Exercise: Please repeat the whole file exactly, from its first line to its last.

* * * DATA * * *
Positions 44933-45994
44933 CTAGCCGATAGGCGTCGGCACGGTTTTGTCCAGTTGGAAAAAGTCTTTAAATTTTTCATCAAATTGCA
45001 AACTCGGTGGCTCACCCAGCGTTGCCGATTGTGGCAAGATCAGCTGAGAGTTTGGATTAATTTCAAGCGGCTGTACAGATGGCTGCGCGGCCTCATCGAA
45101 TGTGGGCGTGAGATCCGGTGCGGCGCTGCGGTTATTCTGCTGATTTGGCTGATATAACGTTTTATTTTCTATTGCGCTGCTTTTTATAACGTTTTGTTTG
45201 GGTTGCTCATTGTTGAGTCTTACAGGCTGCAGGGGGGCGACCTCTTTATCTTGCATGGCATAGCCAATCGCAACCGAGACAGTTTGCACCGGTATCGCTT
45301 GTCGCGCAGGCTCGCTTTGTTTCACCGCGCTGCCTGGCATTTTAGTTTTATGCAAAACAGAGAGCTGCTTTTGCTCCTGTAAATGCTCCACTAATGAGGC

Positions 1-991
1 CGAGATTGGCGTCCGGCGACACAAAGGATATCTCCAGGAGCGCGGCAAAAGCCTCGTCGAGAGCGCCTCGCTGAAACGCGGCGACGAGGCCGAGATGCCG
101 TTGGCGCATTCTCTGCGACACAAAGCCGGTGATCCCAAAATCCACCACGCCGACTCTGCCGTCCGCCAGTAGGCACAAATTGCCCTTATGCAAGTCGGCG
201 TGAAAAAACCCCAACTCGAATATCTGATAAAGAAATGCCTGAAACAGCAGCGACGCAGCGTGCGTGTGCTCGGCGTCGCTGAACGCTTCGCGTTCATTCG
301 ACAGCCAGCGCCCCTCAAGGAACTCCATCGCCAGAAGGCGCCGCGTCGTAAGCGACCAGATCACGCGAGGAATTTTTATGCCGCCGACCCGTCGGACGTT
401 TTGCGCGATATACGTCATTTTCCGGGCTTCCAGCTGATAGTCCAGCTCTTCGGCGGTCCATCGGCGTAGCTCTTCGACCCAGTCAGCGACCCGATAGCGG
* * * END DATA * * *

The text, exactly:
Positions 44933-45994
44933 CTAGCCGATAGGCGTCGGCACGGTTTTGTCCAGTTGGAAAAAGTCTTTAAATTTTTCATCAAATTGCA
45001 AACTCGGTGGCTCACCCAGCGTTGCCGATTGTGGCAAGATCAGCTGAGAGTTTGGATTAATTTCAAGCGGCTGTACAGATGGCTGCGCGGCCTCATCGAA
45101 TGTGGGCGTGAGATCCGGTGCGGCGCTGCGGTTATTCTGCTGATTTGGCTGATATAACGTTTTATTTTCTATTGCGCTGCTTTTTATAACGTTTTGTTTG
45201 GGTTGCTCATTGTTGAGTCTTACAGGCTGCAGGGGGGCGACCTCTTTATCTTGCATGGCATAGCCAATCGCAACCGAGACAGTTTGCACCGGTATCGCTT
45301 GTCGCGCAGGCTCGCTTTGTTTCACCGCGCTGCCTGGCATTTTAGTTTTATGCAAAACAGAGAGCTGCTTTTGCTCCTGTAAATGCTCCACTAATGAGGC

Positions 1-991
1 CGAGATTGGCGTCCGGCGACACAAAGGATATCTCCAGGAGCGCGGCAAAAGCCTCGTCGAGAGCGCCTCGCTGAAACGCGGCGACGAGGCCGAGATGCCG
101 TTGGCGCATTCTCTGCGACACAAAGCCGGTGATCCCAAAATCCACCACGCCGACTCTGCCGTCCGCCAGTAGGCACAAATTGCCCTTATGCAAGTCGGCG
201 TGAAAAAACCCCAACTCGAATATCTGATAAAGAAATGCCTGAAACAGCAGCGACGCAGCGTGCGTGTGCTCGGCGTCGCTGAACGCTTCGCGTTCATTCG
301 ACAGCCAGCGCCCCTCAAGGAACTCCATCGCCAGAAGGCGCCGCGTCGTAAGCGACCAGATCACGCGAGGAATTTTTATGCCGCCGACCCGTCGGACGTT
401 TTGCGCGATATACGTCATTTTCCGGGCTTCCAGCTGATAGTCCAGCTCTTCGGCGGTCCATCGGCGTAGCTCTTCGACCCAGTCAGCGACCCGATAGCGG